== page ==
07/22/02
Junk Food
    by Fiona Barnes (reader)

I didn't think that anyone, except the advertising agencies, would think of making up jingles about all those things we try to get our children not to want to eat all the time. But that's just what Bernard Waber has done, albeit tounge-in-cheekishly, in his recent picture book for younger children, Fast Food Gulp! Gulp! Here's a sample:
Nacho chips. Buffalo wings. Sausage combo. Onion rings.

Cheeseburger. Hash browns. Tall root beer to wash them down.

Hold the fresh vegetables, hold the fruits, hold the whole grained breads, hold the unsugared drinks, and hold onto your family's waist line. That is, until the cook in Waber's book decides to quit in end and opens up a veggie hut that offers pea pod soup, baked mushrooms, and zucchini pie.

As any parent will tell you, though, the items on this menu are acquired tastes, and Waber has actually understated the problem of the battle that is raging for the hearts and minds and stomachs of our youngest food consumers. Witness, for example, the recent crop of children's books that have been commissioned by candy makers to heighten name brand recognition for their products.

A thoughtful place to being dismantling the mythology of our national eating habits may be in books like Food Rules! by Bill Haduch (ha-duck). This witty, informative little volume about nutrition will get even a reluctant middle-schooler's attention, especially in Haduch's shrewdly assembled facts, which can be just a tad gross (but are never distasteful). He is especially good at making the case for expanding our diets beyond the usual, "have it your way," high-fat meals.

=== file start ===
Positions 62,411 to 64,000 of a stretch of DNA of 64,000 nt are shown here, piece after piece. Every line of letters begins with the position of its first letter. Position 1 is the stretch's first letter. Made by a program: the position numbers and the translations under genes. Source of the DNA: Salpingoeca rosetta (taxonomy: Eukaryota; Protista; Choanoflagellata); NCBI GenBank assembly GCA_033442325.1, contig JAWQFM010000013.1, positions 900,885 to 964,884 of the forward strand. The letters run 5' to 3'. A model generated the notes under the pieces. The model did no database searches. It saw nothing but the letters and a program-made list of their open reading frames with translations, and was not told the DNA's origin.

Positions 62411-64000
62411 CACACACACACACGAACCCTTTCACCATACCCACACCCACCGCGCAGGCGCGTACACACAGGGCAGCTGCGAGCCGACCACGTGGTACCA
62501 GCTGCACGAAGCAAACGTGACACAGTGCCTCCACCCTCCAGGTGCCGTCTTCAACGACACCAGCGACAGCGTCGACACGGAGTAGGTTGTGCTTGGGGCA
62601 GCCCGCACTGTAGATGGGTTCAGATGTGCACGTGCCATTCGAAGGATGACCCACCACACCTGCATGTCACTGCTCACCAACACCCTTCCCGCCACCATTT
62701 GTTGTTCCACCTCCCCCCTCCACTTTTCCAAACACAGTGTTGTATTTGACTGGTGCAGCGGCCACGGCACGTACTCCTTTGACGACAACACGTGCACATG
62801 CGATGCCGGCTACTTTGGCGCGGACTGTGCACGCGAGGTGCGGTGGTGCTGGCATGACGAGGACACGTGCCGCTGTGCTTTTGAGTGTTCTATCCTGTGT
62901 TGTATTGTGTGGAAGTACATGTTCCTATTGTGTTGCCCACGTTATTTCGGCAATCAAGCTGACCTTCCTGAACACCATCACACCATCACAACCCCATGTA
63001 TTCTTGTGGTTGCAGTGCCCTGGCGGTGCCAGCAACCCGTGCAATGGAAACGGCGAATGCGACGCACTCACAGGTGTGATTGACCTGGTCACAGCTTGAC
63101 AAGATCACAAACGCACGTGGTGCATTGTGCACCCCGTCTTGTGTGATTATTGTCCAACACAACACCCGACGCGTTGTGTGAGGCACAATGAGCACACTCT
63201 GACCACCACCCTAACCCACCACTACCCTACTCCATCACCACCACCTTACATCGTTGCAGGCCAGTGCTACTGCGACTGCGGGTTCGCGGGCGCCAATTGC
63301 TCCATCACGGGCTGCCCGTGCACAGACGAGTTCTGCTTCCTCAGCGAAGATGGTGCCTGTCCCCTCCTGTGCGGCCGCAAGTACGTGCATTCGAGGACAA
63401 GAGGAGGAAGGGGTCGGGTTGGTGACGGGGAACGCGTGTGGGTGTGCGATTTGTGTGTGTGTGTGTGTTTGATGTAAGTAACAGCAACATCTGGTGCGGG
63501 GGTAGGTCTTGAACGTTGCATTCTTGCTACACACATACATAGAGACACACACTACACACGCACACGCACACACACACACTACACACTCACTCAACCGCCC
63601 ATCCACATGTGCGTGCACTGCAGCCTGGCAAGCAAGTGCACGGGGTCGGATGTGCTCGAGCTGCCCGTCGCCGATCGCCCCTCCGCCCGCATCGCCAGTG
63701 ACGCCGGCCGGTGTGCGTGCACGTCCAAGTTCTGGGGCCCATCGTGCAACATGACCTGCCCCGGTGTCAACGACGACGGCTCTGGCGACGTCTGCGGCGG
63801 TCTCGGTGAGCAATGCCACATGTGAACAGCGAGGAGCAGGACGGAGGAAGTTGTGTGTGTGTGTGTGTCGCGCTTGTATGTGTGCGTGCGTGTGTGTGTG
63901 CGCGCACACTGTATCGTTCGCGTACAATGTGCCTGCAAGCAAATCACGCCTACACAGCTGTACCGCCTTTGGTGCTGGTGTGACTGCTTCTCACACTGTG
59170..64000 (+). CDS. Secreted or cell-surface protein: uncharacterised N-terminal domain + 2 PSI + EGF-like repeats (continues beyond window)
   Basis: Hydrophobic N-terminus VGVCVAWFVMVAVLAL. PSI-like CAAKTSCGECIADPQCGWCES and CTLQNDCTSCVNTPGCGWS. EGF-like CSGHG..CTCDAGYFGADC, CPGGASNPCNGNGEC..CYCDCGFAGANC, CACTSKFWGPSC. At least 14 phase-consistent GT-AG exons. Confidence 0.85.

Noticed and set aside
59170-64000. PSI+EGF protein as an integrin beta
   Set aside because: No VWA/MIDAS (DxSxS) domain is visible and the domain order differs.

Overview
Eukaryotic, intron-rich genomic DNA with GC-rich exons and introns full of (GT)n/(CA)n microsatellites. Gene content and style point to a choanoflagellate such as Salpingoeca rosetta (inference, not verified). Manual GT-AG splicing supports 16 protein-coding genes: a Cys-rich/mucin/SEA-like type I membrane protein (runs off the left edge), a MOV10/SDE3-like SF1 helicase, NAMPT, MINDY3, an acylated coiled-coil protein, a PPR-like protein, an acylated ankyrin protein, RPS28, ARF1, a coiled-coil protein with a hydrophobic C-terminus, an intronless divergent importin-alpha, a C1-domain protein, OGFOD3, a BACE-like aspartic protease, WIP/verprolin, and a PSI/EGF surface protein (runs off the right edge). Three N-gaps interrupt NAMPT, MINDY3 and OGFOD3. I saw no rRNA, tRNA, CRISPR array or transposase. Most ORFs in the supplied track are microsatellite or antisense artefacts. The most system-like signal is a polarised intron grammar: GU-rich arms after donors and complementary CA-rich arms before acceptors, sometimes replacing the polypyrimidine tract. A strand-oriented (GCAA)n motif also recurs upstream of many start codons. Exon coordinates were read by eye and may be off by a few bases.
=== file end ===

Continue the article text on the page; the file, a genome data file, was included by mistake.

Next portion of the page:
One way to continue this awareness into a child's life, of course, is to actually focus on food preparation in the home and to actively involve children in this process. To this end, you might want to try a book like The Jumbo Vegetarian Cookbook by Judi Gillies and Jennifer Glossop. It has recipes for different levels of cooking expertise, and for dishes from around the world. Who knows, in the hands of the young chefs in the family, your summer meals may make a dramatic, and delicious shift to tempeh kabobs, Gaspacho, stuffed pepper boats, and Thai stir-fry.

Copyright 2002 John Cech

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